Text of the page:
- By Prachi VidwansPrachi Vidwans is the assistant editor at Democracy Lab. She holds a bachelor's degree in anthropology from New York University, and has worked at several nonprofits, including Henry Street Settlement and Common Cause/NY. Specializing in political violence and human rights, Prachi has conducted extensive research on topics ranging from Occupy Wall Street to post-conflict community organization in Peru., Christian CarylChristian Caryl is the editor of Democracy Lab, published by Foreign Policy in conjunction with the London-based Legatum Institute. A former reporter at Newsweek, he's also the author of Strange Rebels: 1979 and the Birth of the 21st Century. He is a regular contributor to the New York Review of Books and a contributing editor at the National Interest.
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Jeffrey Sachs, responding to his opponents in a long-running debate, makes the case that well-managed development aid can eradicate poverty and disease. William Easterly, in his rebuttal, insists that the debate really is over — and that the traditional model of aid simply hasn’t delivered.
Erica Marat explains why Ukraine’s riot police are part of the problem in that country’s burgeoning crisis. (In the photo above, anti-government protesters throw Molotov cocktails over barricades in Kiev’s central square.)
Firat Demir warns that the actions of Turkish Prime Minister Recep Tayyip Erdogan are undermining democratic institutions.
Juan Nagel tells the strange tale behind the current feud between international airlines and Venezuela’s government.
Mohamed Eljarh reports on Libya’s efforts to reboot its tourism industry.
And Christian Caryl outlines the challenges that come with booming growth (and population) in Africa.
And now for this week’s recommended reads:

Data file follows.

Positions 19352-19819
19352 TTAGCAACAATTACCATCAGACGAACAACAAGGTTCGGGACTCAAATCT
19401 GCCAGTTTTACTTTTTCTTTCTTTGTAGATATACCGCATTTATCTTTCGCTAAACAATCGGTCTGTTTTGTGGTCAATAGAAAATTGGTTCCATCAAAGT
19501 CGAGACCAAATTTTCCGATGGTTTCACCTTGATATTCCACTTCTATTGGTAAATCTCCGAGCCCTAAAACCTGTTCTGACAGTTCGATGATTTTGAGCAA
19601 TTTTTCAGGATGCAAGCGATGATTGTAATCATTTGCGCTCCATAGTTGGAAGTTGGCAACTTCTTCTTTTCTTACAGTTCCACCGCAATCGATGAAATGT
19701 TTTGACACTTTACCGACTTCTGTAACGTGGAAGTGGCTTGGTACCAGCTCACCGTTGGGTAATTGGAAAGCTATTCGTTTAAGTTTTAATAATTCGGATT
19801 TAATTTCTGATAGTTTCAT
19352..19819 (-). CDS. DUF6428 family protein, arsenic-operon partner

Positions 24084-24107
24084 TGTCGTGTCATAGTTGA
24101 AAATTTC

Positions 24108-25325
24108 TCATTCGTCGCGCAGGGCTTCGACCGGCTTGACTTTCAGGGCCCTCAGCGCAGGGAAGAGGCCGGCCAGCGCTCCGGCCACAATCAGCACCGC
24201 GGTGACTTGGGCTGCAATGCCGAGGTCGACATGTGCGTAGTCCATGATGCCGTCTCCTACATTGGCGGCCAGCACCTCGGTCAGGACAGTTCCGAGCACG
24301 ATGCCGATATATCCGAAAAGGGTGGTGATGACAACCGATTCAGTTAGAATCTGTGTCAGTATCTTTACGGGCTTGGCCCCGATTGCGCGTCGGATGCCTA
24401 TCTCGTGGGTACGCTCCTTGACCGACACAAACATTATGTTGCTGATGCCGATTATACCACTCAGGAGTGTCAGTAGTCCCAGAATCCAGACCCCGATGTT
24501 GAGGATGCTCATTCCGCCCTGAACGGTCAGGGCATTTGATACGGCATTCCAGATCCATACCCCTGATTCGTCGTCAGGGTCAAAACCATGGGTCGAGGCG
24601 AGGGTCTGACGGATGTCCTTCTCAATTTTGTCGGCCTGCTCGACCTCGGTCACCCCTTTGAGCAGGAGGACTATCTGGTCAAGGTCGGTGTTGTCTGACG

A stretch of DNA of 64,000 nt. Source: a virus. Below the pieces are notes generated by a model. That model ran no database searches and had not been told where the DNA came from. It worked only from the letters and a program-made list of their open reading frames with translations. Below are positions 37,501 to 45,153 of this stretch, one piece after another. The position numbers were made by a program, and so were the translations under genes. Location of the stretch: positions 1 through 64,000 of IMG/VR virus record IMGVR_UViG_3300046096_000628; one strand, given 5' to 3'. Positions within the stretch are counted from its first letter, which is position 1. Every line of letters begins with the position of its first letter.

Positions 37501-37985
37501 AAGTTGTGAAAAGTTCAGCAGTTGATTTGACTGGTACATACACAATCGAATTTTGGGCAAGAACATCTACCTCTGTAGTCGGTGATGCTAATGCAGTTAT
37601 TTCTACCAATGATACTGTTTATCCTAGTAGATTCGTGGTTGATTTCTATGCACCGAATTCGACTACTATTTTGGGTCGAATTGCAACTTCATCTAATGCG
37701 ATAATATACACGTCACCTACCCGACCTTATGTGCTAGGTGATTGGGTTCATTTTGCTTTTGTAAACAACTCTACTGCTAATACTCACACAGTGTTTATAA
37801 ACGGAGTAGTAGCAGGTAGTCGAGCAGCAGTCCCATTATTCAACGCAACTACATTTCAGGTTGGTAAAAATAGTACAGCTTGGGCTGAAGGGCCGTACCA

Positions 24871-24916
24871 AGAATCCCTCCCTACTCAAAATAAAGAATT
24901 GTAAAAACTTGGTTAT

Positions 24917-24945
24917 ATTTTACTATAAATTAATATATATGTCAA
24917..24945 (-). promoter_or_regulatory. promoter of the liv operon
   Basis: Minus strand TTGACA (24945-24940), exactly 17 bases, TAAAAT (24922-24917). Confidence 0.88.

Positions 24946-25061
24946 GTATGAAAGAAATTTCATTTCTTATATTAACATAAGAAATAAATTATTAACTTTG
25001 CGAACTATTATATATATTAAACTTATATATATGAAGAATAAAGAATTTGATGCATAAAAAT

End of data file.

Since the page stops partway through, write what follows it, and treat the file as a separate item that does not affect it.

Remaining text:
In its annual Freedom in the World report, Freedom House presents in-depth analysis of the state of democracy around the globe — and the conclusions it draws are less than heartening.
The Guardian and CNN publish details of a dramatic report detailing evidence of "systematic killing" under Bashar al-Assad in Syria.
Oxfam International issues a startling study of global economic inequality and its effects on the developing world.
In Foreign Affairs, Annabelle Chapman profiles the three leaders of Ukraine’s Euromaidan protests.
Writing for the Washington Post, Michele Dunne and Thomas Carothers reject the notion that Egypt is "transitioning to democracy." In a report for the Atlantic Council, Amy Hawthorne argues that the United States can still do much to promote progress toward democracy in Egypt despite the current setbacks there.
In another Atlantic Council report, Karim Mezran and Duncan Pickard outline some of the challenges that currently threaten the drafting of Libya’s constitution.
The Institute of Modern Russia documents the struggle of Russia’s political prisoners in its new special project.
In its World Report, Human Rights Watch shows how the Thai government’s failure to censure the perpetrators of horrific human rights violations is only abetting additional abuse.
And finally, Democracy Lab editor Christian Caryl and Stanford democracy expert Larry Diamond participate in an online debate on the fate of global democracy sponsored by the Economist.